The Role of Politicians
However, the public’s expectations of their politicians, and in particular their MPs make it a job that very few people would take on. As a parliamentary candidate, this is something I have some small experience of. MPs are expected to master a dizzying array of policy areas and have a ready solution to every problem. They are expected to be good public speakers, be able to talk individually to voters and be polished in media appearances. They must be good people managers and administrators, as well as effective campaigners. They are expected to run the country or scrutinise the government, while simultaneously being at the beck and call of their tens of thousands of constituents. If that is what we expect from our politicians, it is no wonder they are not ‘normal people’. We need to reform the role of MPs, and the biggest opportunity is the relationship between MPs and their constituents. The majority of communication between MPs and their constituents is with a noisy minority, and the majority of issues are either a matter for local government or not a matter for politics at all. This is neither democratic nor an efficient use of an MP’s time. Direct communication between voters and politicians should be with local councillors, who only refer issues to their MP when appropriate. Communication with MPs is important, but should generally be via ‘town hall’ style meetings, which are more open and more efficient.
If we want politicians to be more representative, another important issue is selection. In general, politicians are selected by political party members from among the members (although it is not uncommon for candidates to be imposed upon local members by the national party, particularly for high profile candidates looking for a safe seat). The flaw in party members selecting candidates has become more obvious in recent years. Membership of all the main parties is now around only 1% of the population. Members are far from representative of the wider population. Around 70% of Conservative Party members are men and over 40% are older than 66. The evidence also suggests that party members generally hold more radical views compared to voters in general. It seems clear that party members are not sufficiently representative of the wider electorate to have such a significant role in selecting MPs. A new method is needed which better engages with the local community, and which selects potential candidates from a much larger pool of people. One method could be to invite all registered groups and societies within a constituency to nominate a candidate for one or more political partys, in a way that is managed by the local council.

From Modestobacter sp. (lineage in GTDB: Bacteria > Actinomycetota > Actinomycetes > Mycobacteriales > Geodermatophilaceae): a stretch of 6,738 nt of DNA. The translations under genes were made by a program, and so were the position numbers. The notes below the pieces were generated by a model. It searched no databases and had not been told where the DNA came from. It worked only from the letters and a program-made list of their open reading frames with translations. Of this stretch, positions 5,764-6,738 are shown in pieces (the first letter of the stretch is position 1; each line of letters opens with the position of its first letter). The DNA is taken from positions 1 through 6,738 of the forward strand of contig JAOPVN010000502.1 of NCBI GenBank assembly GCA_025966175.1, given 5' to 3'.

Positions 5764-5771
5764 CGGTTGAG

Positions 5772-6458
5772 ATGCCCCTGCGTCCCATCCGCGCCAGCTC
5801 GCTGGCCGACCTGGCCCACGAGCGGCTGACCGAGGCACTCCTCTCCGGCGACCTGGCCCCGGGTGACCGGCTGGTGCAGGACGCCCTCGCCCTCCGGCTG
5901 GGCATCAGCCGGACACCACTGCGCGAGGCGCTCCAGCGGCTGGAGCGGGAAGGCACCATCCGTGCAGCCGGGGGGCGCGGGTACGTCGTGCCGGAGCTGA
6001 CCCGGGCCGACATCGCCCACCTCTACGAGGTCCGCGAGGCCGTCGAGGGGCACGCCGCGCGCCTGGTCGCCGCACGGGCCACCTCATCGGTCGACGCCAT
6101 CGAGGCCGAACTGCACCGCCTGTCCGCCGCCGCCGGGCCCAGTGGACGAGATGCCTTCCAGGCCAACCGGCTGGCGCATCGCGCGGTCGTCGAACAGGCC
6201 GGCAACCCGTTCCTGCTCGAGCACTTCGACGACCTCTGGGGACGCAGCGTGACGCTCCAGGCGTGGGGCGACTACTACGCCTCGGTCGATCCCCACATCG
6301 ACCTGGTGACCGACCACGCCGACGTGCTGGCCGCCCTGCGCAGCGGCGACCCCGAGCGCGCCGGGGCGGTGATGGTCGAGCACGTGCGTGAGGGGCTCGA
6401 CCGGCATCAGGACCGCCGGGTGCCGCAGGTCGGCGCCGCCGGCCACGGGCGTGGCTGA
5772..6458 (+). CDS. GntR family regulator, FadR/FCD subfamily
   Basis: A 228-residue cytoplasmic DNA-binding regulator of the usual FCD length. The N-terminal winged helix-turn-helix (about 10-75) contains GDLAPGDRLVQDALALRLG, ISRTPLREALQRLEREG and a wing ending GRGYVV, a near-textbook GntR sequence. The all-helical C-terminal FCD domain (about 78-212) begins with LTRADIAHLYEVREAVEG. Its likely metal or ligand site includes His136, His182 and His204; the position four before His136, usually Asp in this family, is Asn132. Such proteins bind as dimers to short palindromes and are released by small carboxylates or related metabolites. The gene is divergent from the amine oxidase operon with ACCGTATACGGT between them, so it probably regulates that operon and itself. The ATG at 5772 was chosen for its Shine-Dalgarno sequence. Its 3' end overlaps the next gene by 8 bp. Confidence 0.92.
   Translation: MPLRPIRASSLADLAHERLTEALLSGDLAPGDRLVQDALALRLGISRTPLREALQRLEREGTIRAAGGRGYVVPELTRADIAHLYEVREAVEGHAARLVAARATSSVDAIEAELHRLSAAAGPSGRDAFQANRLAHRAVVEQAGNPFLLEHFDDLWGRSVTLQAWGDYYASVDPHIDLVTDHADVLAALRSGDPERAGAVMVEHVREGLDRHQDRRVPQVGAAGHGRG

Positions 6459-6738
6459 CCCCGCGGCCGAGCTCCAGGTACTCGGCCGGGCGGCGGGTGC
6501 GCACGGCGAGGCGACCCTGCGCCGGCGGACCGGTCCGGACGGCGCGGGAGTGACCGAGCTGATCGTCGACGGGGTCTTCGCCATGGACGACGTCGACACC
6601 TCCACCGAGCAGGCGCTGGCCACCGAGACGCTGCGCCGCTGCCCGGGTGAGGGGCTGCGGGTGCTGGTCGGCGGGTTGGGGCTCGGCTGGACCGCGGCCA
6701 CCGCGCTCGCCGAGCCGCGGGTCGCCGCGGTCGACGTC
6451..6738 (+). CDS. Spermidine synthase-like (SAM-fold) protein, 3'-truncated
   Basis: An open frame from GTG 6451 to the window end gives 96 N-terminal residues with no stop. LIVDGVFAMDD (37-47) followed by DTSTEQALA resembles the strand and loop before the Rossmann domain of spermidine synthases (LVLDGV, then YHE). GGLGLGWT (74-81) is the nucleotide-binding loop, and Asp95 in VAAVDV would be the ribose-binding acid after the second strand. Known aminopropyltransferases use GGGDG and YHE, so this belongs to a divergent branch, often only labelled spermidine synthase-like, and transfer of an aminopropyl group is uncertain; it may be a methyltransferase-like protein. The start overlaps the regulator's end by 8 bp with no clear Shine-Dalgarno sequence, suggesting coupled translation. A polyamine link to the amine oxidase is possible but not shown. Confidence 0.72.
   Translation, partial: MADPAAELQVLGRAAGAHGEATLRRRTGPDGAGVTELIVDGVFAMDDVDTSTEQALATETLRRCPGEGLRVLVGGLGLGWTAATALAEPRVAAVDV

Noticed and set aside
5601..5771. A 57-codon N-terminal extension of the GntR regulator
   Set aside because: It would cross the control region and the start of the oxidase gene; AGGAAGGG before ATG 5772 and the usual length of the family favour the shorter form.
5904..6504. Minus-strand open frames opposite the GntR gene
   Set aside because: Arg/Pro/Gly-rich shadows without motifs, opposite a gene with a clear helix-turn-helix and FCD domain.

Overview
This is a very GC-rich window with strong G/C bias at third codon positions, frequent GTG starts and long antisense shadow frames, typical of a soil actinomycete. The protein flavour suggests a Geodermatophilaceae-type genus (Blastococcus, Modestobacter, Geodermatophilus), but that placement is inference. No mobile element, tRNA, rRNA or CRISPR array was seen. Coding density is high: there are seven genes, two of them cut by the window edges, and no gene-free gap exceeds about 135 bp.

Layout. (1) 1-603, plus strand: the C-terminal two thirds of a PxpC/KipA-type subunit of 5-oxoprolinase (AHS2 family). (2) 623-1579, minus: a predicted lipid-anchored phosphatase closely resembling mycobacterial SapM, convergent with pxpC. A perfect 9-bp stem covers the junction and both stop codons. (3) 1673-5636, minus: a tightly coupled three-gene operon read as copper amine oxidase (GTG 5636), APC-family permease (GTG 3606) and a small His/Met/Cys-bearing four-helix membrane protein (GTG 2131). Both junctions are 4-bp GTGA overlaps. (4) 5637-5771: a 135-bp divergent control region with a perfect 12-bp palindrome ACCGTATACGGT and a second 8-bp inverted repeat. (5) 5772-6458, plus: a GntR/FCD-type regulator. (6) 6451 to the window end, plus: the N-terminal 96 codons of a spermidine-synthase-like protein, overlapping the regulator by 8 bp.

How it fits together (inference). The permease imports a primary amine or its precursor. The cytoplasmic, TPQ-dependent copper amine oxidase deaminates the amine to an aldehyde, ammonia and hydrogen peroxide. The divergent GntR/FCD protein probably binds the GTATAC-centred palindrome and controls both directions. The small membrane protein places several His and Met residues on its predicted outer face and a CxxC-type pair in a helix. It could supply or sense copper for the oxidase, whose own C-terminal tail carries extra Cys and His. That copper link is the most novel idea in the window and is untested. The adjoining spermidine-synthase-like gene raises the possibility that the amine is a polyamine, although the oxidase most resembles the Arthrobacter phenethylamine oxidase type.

Political party membership fees represent one of the sources of funding for a political party, as well as private donations. However, the system of private donations (including from organisations such as unions) must be reformed as it gives donors unfair access and influence over political parties. This is relatively easy to resolve by ensuring that all political party funding comes from the Government (which could be allocated on the basis of votes in the last election). This means that party membership would be free, which should increase participation in politics. It may require higher taxation. However, given that political parties are a necessary part of democracy (at least for the foreseeable future) and everyone benefits from democracy, it is right that every earner helps to pay for it.
To sum up then, in order for people to feel part of the political system, we need voting reform so that every vote matters, and reform of the role and selection of politicians (particularly MPs) so that they truly represent voters. This is barely half the answer to how our political system needs to be fixed, but I feel I’ve written more than enough for one post. I’ll be back to try and complete the answer, and cover themes such as the role of voters, devolution to local & regional government, participative democracy, the nature of sovereignty and the need to address inequality.